Engineers need to know the facts and how to approach the problems to get a meaningful result and this is exactly what the book provides. I was bothered by the presentation in this regard having used physics texts but I have seen much much worse.

Like the title of the book says, its applied fundamentals of emag and that is exactly what is laid out in the text.
12 of 14 people found the following review helpful
Simple and Clear - Good Backup for Physics Majors April 16 2005
By physics major - Published on Amazon.com
Format: Hardcover
Good coverage of the basic concepts of E+M. I found this text very useful as a backup for Griffiths E+M (standard undergrad text for physics majors). The math is simple (not a legendre polynomial in sight) and the concepts are clear. The coverage of static fields in materials is especially easy to understand. You're not going to find the dielectric tensor covered here, just the basics layed out in an intuitive format.
6 of 6 people found the following review helpful
Having read more than one or two or ten emag books.... Dec 14 2007
By nebraskann - Published on Amazon.com
Format: Hardcover
...this book is a great investment. Ulaby is kind enough to cover the math - THEN the subject, which unless you're proficient in vector calc, will be important. There are examples - they have answers! This is a wonderful place to start your journey into electromagnetics, particularly if you learn through doing. I really came to understand Maxwell's equations through this book. The only downside (if you could call it that) is the lack of theory, but don't worry - that'll come. You may not be able to derive Maxwell's equations but you can use'm!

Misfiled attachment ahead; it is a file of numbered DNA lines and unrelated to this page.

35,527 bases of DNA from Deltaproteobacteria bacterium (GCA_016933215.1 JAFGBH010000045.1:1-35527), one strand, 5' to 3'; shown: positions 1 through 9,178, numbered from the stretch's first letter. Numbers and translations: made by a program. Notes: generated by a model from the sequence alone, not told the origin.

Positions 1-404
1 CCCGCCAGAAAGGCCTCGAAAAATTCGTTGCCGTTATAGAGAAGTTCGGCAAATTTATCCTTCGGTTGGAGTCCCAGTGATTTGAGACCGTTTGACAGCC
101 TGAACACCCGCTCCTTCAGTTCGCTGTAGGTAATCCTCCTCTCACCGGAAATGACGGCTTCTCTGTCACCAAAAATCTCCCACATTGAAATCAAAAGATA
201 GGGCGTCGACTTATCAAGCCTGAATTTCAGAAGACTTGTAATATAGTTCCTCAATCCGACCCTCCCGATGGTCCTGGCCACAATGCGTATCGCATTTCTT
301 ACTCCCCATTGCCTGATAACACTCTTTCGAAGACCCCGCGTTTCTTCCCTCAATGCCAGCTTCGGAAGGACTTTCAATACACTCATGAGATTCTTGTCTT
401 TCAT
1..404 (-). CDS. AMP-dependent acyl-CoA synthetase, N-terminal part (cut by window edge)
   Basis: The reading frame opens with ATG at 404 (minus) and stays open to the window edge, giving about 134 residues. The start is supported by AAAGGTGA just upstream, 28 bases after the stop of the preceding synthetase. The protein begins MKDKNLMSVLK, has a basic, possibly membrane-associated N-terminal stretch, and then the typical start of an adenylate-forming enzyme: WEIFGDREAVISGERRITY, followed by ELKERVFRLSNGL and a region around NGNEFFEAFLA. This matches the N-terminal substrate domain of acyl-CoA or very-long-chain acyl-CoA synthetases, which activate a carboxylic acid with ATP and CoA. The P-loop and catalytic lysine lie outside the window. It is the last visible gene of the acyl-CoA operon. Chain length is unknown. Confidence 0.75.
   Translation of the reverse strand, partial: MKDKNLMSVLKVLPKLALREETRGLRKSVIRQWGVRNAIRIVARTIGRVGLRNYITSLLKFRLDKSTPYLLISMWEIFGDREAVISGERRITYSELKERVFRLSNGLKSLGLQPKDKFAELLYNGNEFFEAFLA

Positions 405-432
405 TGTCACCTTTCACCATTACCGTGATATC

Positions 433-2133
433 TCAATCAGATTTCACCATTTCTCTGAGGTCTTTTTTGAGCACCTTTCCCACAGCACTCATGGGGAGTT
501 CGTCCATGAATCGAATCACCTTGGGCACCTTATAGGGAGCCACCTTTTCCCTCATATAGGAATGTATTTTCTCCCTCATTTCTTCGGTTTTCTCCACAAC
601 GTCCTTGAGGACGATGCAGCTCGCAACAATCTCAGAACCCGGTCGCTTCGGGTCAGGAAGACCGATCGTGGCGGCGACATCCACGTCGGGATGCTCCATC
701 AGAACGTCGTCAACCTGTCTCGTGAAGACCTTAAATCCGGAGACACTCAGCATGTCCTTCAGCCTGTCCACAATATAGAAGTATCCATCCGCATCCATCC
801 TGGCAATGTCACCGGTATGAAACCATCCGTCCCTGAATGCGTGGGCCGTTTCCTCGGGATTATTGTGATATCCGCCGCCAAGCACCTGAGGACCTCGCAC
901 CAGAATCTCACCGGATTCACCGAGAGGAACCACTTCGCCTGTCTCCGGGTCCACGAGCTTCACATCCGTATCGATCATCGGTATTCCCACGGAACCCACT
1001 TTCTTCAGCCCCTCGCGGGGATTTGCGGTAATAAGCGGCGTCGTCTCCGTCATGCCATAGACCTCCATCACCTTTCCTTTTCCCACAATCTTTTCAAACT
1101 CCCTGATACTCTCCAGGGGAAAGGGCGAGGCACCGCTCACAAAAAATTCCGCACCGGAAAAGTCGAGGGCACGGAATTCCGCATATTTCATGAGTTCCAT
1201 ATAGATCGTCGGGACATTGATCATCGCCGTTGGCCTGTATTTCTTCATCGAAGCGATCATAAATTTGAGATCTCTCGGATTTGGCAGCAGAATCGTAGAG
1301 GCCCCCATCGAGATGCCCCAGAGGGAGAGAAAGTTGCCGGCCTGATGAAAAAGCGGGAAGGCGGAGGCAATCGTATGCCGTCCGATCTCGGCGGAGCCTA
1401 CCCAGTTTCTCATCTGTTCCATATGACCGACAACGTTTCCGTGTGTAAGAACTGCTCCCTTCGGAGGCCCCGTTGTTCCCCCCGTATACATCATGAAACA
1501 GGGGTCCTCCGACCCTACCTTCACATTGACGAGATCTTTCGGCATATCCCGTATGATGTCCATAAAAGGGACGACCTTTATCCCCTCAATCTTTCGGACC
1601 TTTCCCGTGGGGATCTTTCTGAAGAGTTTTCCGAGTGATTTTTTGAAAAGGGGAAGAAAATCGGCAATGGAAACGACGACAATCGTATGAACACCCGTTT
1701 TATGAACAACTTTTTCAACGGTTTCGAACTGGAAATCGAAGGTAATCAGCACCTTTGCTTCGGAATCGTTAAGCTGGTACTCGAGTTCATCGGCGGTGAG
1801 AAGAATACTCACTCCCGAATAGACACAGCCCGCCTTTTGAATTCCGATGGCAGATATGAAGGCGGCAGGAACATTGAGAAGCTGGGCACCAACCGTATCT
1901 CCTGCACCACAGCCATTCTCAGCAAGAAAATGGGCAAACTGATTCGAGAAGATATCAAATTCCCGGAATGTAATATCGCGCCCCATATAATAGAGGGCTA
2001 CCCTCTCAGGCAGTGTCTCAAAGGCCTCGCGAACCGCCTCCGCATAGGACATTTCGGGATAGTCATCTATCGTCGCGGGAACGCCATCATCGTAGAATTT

13 of 16 people found the following review helpful
Just throws equations at you Oct. 27 2008
By I. Gurin - Published on Amazon.com
Format: Hardcover Verified Purchase
The text is difficult to follow. The short-range organization is quite good, but the long-range organization is weak. Go to the next page and you will likely have a hard time figuring out how the material there relates to what you were just reading. Many good lectures use this kind of structure, but I find that it does not make a good textbook.

The text lacks coherent derivations. Ulaby just throws equations at you without linking them together strongly. For instance, the input impedance of a transmission line with an arbitrary load (arguably the most important relation in the entire chapter on transmission lines) is derived piecemeal over the course of several sections. The derivation really isn't hard, though - it could easily have been done in two pages. Ulaby does put nice blue boxes around the particularly important equations, but that doesn't help much.

I found the treatment too simple for an upper-division course. Ulaby "misses the forest for the trees" by dwelling on details that should be simple to an upper-division engineering student.